The Huns were linked to the Xiongnu tribes of northern China, raiding into Liang Province, Qiang Province, and You Province, but some warbands sacked the imperial capital of Luoyang in the center. The Huns were not proven to be the same, but rather descendants, of the Xiongnu, as the Xiongnu Confederacy flourished in the 1st century AD, whilst the Huns flourished in the 4th and 5th centuries. The Huns were also comparable to the Mongol Empire, with similar qualities; they were steppe nomads who migrated westwards in hordes, looking for a home; they originated in Mongolia and Central Asia; they raided villages for money; they were brutal to the populace if they resisted; they both worshipped paganism; the young were forced to be warriors; they both invaded Central Europe and were eventually forced out, and both had titles such as Khan.
In 363 AD, the Hunnish peoples gathered all of their belongings and fled their homeland; every person from the oldest wise woman to the youngest babe was on the move. They eventually settled in Campus Sarmatae, held by some rebel Sarmatians not affiliated with the Sarmatians tribe, and conquered the town, settling there as "Zaporozhzhiya". The Huns then invaded Tribus Roxolani, territory of the weak Roxolani tribe, and conquered Campus Roxolani (Azov).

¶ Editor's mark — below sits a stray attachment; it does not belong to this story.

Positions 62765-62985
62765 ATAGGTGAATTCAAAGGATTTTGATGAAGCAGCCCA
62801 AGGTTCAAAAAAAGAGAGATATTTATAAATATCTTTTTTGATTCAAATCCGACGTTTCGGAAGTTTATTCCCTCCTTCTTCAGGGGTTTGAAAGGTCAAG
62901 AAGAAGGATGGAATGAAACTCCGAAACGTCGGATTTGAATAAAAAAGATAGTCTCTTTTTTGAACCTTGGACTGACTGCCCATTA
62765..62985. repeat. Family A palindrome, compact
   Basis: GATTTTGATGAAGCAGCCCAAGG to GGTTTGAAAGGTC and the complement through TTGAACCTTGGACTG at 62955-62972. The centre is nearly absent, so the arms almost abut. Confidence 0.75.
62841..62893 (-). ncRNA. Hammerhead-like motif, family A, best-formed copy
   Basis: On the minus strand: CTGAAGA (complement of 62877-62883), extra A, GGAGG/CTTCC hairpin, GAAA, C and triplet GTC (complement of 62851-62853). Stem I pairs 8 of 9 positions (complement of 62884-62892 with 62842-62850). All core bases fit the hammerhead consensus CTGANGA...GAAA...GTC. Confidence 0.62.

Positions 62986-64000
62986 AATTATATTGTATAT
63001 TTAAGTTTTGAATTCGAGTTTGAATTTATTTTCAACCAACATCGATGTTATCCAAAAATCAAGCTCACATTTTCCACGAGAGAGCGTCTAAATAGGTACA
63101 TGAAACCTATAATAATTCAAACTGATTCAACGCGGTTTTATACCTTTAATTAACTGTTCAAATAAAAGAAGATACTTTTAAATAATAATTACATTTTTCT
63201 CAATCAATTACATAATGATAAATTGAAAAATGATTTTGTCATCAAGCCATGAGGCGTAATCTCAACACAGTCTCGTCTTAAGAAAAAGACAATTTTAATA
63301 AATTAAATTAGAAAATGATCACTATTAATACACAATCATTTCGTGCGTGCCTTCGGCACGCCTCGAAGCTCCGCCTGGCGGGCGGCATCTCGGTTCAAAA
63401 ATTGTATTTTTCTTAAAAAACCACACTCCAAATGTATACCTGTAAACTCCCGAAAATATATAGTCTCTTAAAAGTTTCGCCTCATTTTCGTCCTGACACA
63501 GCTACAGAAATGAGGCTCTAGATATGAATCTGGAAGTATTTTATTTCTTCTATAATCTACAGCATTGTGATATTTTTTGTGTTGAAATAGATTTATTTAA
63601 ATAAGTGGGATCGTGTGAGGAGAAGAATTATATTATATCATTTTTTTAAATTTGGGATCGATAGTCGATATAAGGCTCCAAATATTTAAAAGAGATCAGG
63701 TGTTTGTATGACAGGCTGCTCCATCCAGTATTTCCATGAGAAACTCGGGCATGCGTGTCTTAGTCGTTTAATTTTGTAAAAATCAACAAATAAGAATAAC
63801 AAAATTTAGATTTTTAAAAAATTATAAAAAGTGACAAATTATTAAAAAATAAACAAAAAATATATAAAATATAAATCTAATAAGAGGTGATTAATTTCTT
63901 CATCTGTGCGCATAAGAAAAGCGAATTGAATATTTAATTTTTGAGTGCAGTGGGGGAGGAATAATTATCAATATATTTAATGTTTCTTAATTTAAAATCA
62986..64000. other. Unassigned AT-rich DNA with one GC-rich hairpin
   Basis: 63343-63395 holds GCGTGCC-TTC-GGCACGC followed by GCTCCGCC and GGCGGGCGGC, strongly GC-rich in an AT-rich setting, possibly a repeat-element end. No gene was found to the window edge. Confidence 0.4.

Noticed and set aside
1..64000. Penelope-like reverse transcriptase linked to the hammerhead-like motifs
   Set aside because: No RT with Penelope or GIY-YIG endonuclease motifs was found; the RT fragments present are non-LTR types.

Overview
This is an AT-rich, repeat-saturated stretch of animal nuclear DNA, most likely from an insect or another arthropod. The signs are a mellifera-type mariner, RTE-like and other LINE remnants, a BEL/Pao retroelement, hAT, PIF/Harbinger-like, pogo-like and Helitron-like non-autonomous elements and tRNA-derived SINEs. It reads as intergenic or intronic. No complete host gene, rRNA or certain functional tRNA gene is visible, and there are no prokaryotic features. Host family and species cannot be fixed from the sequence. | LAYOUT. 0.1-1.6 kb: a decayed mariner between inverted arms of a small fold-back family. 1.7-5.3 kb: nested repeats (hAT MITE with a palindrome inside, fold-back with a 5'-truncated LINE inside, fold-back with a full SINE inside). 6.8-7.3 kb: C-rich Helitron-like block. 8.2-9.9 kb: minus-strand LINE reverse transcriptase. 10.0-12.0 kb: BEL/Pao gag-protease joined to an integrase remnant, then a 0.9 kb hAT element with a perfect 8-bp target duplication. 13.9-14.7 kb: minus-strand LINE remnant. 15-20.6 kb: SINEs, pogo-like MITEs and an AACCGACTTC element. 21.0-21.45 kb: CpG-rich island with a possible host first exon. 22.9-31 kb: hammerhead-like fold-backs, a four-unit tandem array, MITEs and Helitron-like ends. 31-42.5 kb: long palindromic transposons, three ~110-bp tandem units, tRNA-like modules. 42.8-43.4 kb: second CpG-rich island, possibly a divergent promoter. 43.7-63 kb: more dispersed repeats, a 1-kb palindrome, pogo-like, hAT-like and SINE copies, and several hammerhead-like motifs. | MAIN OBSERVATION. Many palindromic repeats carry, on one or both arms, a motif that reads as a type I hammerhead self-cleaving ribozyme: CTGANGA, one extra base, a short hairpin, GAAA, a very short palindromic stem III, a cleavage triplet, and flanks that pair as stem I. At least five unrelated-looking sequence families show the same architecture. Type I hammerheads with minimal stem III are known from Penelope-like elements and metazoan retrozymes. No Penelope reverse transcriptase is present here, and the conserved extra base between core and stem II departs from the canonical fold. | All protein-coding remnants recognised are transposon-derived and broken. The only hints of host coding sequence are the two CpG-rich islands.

After settling in his homeland, Khan Tukhechjen ordered the expansion of his people across Russia, up to the Ural Mountains. They conquered Campus Sakae (Astrakhan), Vicus Vandali (Cherkasky), Locus Barbaricum, and in each of these cities, built great fortifications as population size increased due to the Great Migration. The Huns soon raided into the Balkans, capturing Campus Iazyges (Chisnau) and establishing yet another walled city. The Huns soon violated their alliance with the Eastern Roman Empire by allowing their other allies, the Sassanid Empire, to attack them, as the Huns would later want to take Constantinople's riches and that of the Balkans, and perhaps, Rome itself.